Tai Chi also has meditative benefits. It is said to help a person understand himself/herself thus enabling the person to deal more effectively with others. For this a person needs to self control. This can be attained by the two notions of the Chinese philosophies Tao Te Ching and I Ching. These two notions are Yin and Yang. These two opposite principles merge into one another to create a balance of the outer world and inner self. This in turn brings about a person’s spiritual and physical well-being. Precise execution of Tai Chi exercises fosters a tranquil and calm mind. This provides a person with a practical avenue to learn balance, rhythm of movement, alignment, genesis of movement from various body parts, fine-scale motor control, and more. Practicing Tai Chi thus also helps its practitioner in some measure to stand, walk, run, move, etc in a better way. It also helps to correct poor posture, movement or alignment patterns, etc which might contribute to injury or tension.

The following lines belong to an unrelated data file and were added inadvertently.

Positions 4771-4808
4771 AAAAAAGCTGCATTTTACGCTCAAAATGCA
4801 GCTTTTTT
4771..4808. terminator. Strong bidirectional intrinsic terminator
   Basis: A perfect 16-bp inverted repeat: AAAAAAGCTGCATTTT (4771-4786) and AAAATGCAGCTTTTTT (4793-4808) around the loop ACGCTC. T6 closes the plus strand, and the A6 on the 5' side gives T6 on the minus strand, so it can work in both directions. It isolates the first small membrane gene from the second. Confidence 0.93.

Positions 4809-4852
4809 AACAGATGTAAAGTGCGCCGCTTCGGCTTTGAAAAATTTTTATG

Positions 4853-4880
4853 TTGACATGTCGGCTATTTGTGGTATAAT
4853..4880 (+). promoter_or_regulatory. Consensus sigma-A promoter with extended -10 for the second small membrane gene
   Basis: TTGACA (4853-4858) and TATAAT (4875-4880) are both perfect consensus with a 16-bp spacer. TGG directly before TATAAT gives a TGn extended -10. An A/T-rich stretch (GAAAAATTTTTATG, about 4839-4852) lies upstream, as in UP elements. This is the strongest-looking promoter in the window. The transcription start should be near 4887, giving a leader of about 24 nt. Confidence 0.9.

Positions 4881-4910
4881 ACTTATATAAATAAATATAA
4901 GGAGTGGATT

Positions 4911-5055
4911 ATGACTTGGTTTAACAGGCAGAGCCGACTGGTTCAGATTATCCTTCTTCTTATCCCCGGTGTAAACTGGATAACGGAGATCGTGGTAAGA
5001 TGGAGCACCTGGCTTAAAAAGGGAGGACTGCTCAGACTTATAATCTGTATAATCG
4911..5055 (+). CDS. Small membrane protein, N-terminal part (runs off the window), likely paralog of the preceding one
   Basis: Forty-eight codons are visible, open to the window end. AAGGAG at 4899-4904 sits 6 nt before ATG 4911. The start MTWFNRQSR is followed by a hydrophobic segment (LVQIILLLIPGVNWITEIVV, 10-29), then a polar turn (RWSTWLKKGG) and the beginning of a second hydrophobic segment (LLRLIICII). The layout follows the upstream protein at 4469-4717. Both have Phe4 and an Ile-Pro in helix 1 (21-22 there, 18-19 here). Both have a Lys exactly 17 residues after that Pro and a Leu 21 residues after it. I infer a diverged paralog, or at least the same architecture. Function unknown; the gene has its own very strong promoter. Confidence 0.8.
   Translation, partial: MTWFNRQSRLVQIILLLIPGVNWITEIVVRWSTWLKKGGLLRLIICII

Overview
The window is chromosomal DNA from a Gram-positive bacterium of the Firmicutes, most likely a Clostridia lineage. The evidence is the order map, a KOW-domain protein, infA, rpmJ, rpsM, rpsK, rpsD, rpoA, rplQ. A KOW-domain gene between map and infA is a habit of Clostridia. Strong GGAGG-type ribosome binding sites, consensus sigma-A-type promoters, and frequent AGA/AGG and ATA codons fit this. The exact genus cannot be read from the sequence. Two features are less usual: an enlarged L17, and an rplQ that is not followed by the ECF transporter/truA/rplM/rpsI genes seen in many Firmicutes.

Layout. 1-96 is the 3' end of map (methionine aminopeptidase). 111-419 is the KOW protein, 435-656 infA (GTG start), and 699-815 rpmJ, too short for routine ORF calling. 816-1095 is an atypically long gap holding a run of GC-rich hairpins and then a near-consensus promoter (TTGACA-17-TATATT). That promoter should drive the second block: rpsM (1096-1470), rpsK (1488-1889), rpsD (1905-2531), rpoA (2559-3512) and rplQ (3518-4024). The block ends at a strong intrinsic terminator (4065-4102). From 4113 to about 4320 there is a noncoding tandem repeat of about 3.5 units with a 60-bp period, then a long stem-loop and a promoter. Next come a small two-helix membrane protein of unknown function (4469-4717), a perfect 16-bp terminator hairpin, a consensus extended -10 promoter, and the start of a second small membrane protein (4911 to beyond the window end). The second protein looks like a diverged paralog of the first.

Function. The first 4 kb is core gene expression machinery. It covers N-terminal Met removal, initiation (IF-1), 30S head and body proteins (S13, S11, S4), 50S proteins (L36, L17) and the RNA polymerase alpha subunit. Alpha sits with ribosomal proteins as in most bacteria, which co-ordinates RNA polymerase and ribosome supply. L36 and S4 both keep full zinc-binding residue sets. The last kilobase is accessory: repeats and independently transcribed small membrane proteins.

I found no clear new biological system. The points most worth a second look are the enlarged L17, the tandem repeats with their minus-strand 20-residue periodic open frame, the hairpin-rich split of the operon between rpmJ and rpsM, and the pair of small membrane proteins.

In modern society, we can apply the benefits of Tai Chi in our daily life. In fact, Tai Chi is already very popular in western countries as a hobby sport. This hobby promotes the spiritual, mental, emotional and physical well being of a person and also provides inner calm and tranquility. Tai Chi can be used to fight stress, fatigue, overwork and the lack of understanding of oneself and ones body. Tai Chi, if practiced perfectly, increases one’s longevity and gives you a tool for self-defense should the need ever arise. It also helps in the proper circulation of “chi” in the body keeping you healthy and free from diseases. Practicing Tai Chi daily helps in attaining mental clarity and develops a healthy body. With so many advantages, Tai Chi has become quite popular among the European and western countries. You too can practice Tai Chi as a hobby and later practice till you attain perfection to achieve all-round well being.